2013 Sales StrategyPrioritization through 3 lenses:


  1. What sales productivity problems should you fix in 2013?
  2. How do you know fixing these problems will have the greatest impact on revenue?
  3. Which problems do you have power to change because you aren’t SVP?


This post is written for the VP of Sales trying to determine which sales productivity problem to prioritize and which ones to ignore. You should only tackle the problems you can impact. Your peers told us what they are doing during this event and how they are prioritizing for the 2013 sales strategy  inside their regions.


Question : What Sales Productivity Problem should you Fix in 2013?

As a VP of Sales you are asking these questions:


  • How do I get the sales team to execute our sales process with more discipline?
  • Do I need more reps to hit the ‘13 growth number or can I get more out of the existing team?
  • Should I replace my bottom 2 Managers? If I promote two A player reps what does that do to my field productivity?
  • Should I invest more in Inside Sales because they are less expensive or will my customers reject the notion of a virtual resource?


Answer: Sequence Your Initiatives Properly

Sequencing is defined here as applying order to sales improvement initiatives.  Examples of poor sequencing are things like:


  • Sales Training initiatives kicked off prior to sales skills assessments being conducted.
  • Trying to solve a Sales Process problem through data vs. requiring more from your Sales Managers
  • Head count added before optimal coverage models are determined.
  • Indirect selling channels recruited to sell a company’s products before a channel management program is defined.


How to Sequence

Register for our event to get this 2013 planning tool to get it right. For example, you should start with your 2013 sales strategy. Do you have one? Walking through the questions below which are part of the strategy tool and answering Yes or No will help you identify where prioritization should begin.


Sales Strategy


Question : How do you know fixing these problems will have the greatest impact on the revenue line? As a VP of Sales, you cannot afford to work on fixing problems that won’t impact the 2013 number.

Answer: How Critical is the Problem and How Capable are you in Solving? Sequencing is critical. And in performing this, you may realize there are problems you want fixed but you don’t have the capability or power to solve. For example, in the example above, you may recognize that Lead Generation is a massive gap. You don’t run Marketing. The SVP of Marketing is at Corporate and is a peer of your boss. You can’t impact this to make an impact in Q1.


Assess What is Critical and What you are Capable of Solving. After walking through the questions in the above example, rate yourself on a scale of 1 to 3. Do it on two dimensions:




1 – not critical to make the ’13 number (longer term nice to have)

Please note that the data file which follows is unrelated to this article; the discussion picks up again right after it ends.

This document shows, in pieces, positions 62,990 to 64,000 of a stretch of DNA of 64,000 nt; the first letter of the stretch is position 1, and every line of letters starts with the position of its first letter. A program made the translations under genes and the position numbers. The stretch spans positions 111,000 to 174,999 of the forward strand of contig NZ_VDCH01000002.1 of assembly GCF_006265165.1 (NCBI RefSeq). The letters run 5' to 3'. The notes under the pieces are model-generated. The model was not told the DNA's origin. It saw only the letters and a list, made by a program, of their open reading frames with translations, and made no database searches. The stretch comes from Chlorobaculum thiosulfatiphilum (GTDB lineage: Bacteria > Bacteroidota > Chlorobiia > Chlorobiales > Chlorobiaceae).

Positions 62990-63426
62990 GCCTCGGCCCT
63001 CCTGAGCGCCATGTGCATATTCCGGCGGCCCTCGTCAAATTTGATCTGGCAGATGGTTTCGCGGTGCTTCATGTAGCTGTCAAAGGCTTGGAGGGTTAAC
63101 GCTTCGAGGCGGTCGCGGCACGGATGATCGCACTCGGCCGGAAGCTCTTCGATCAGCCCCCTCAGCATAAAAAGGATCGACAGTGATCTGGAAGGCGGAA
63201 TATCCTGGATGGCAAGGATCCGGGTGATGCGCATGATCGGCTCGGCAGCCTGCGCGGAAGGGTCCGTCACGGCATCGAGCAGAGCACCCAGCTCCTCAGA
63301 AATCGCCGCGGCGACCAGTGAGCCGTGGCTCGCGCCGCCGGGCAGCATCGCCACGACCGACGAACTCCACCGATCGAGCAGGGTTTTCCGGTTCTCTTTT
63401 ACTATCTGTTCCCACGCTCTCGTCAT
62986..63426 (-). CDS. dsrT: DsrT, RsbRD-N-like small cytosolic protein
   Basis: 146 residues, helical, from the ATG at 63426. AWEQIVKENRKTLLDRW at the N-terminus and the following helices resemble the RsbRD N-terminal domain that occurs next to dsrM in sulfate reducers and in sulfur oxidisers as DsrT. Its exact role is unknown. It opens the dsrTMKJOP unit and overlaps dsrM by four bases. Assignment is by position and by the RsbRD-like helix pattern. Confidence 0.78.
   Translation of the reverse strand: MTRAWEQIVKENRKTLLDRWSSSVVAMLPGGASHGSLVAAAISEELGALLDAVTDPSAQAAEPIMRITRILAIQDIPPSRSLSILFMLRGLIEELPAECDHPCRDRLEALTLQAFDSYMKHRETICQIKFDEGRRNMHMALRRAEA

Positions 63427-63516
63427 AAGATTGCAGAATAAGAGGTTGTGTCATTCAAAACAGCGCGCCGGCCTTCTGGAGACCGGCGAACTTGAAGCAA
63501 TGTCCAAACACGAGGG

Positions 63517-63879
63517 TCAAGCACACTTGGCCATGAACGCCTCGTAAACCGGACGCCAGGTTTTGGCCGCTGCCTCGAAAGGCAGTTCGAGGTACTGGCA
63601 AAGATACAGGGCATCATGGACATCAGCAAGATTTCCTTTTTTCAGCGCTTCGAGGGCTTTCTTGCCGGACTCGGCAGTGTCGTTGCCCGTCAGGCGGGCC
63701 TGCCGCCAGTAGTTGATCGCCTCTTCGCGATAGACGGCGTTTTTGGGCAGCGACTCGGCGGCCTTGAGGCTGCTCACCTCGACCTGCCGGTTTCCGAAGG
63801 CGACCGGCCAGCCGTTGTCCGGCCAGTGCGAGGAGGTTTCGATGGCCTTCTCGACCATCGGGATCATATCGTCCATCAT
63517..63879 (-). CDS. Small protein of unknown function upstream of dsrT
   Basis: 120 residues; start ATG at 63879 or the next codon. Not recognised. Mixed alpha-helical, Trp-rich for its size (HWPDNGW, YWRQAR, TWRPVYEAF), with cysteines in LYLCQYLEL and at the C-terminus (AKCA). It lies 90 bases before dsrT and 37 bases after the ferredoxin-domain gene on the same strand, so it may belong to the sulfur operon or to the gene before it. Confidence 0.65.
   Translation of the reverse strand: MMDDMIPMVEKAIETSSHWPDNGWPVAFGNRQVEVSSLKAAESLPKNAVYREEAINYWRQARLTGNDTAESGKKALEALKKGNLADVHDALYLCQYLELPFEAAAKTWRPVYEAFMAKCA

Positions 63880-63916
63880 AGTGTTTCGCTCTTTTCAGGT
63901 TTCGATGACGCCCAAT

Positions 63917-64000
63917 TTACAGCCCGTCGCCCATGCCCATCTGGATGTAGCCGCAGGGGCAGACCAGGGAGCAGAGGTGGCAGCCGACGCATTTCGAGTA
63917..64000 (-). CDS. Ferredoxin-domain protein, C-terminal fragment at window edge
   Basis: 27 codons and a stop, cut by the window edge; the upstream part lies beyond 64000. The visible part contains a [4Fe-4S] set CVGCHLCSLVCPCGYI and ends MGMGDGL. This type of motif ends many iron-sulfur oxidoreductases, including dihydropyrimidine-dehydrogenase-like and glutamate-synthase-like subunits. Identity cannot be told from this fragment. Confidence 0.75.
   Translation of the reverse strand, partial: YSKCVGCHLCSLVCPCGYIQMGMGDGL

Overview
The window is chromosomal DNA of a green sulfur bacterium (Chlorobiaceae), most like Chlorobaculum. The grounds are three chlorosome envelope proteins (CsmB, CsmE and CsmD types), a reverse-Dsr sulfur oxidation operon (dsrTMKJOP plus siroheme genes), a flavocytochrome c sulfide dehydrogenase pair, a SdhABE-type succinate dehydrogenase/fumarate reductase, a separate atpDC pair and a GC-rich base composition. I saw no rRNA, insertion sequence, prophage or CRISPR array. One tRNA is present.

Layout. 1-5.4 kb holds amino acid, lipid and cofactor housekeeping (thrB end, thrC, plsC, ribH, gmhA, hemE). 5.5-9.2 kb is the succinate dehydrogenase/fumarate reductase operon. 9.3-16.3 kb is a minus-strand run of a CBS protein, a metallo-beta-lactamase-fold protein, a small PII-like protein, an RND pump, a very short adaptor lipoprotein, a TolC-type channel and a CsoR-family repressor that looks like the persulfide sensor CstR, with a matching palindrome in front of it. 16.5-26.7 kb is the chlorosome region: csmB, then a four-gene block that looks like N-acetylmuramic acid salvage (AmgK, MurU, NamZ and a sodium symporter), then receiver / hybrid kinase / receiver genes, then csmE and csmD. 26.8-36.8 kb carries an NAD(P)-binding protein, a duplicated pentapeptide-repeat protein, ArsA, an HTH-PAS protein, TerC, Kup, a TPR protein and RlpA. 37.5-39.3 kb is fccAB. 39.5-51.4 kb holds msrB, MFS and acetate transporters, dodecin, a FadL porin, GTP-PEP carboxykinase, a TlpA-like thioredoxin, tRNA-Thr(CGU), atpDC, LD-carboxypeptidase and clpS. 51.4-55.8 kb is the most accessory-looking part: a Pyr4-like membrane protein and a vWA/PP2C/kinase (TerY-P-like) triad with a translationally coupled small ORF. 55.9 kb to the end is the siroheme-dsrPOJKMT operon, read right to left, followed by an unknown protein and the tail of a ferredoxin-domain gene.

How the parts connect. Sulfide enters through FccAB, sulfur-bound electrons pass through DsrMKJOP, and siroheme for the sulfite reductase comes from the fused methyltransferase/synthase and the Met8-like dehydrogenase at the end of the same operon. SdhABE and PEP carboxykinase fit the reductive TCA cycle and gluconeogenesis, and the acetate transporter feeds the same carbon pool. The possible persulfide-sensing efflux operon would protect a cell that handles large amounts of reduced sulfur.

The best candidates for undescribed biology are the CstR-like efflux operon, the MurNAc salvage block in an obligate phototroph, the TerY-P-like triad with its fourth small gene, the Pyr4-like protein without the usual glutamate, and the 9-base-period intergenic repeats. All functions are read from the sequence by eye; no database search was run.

2 – somewhat critical to making the ’13 number (short term nice to have)

3 – without this we will miss the ’13 number (short term must have)




1 – we don’t do this and don’t know how (need outside help)

2 – we do this now but not as well as we could (might need corporate or outside help)

3 – we do this now and have seen a positive business impact (we have this skill and it is refined)


Output: Ignore anything that has a 1 or 2 in Criticality. You have now identified WHAT.  ignore anything that you rated a 1 or 3 in Capability. Remember, the goal of this exercise is what sales productivity problems to fix for 2013. You should ignore the 1’s because it will take too long. Ignore the 3’s because you have probably reached the point of diminishing return and the lift you get will be very small.


Which Problems do you have Power to Change?

Focus on those that rated 3 in critical and 2 in capability. You are doing them now but not as well as you could.


Why will you have the Power to Change?


  1. Boss-Your boss will recognize it is in the critical path for ’13 revenue line. Captive Audience
  2. Your Team—Your team will view this as skill building that impacts the ’13 number. Engaged Team Members
  3. Your Customers—if you notice it, I guarantee you they notice it. Delighted Customers
  4. You—You want to get paid and you want to get promoted. Enough said.


Looking for examples? Drop me a note; I spent the last 3 months in over 40 planning sessions with your peers.  I might save you from having to take some unnecessary mulligans.




Matt Sharrers

Leads the firm's focus on the CEO’s role in accelerating revenue growth by embracing emerging best practices to grow revenue faster than the industry and competitors. 

Matt Sharrers is the CEO of SBI, a management consulting firm specialized in sales and marketing that is dedicated to helping you Make Your Number. Forbes recognizes SBI as one of The Best Management Consulting Firms in 2017.


Over the course of nearly a decade at SBI, Matt Sharrers was an instrumental early partner guiding SBI as the Senior Partner. Matt’s functional responsibilities included acting as the head of sales where he led SBI’s double-digit revenue growth, and was responsible for the hiring function to build SBI’s team of revenue generation experts.


Prior to joining SBI in 2009, Matt spent eleven years leading sales and marketing teams as a Vice President of Sales. Matt has “lived in the field.” As a result, he is the foremost expert in the art of separating fact from fiction as it relates to revenue growth best practices. CEOs and Private equity investors turn to Matt’s team at SBI when they need to unlock trapped growth inside of their companies.



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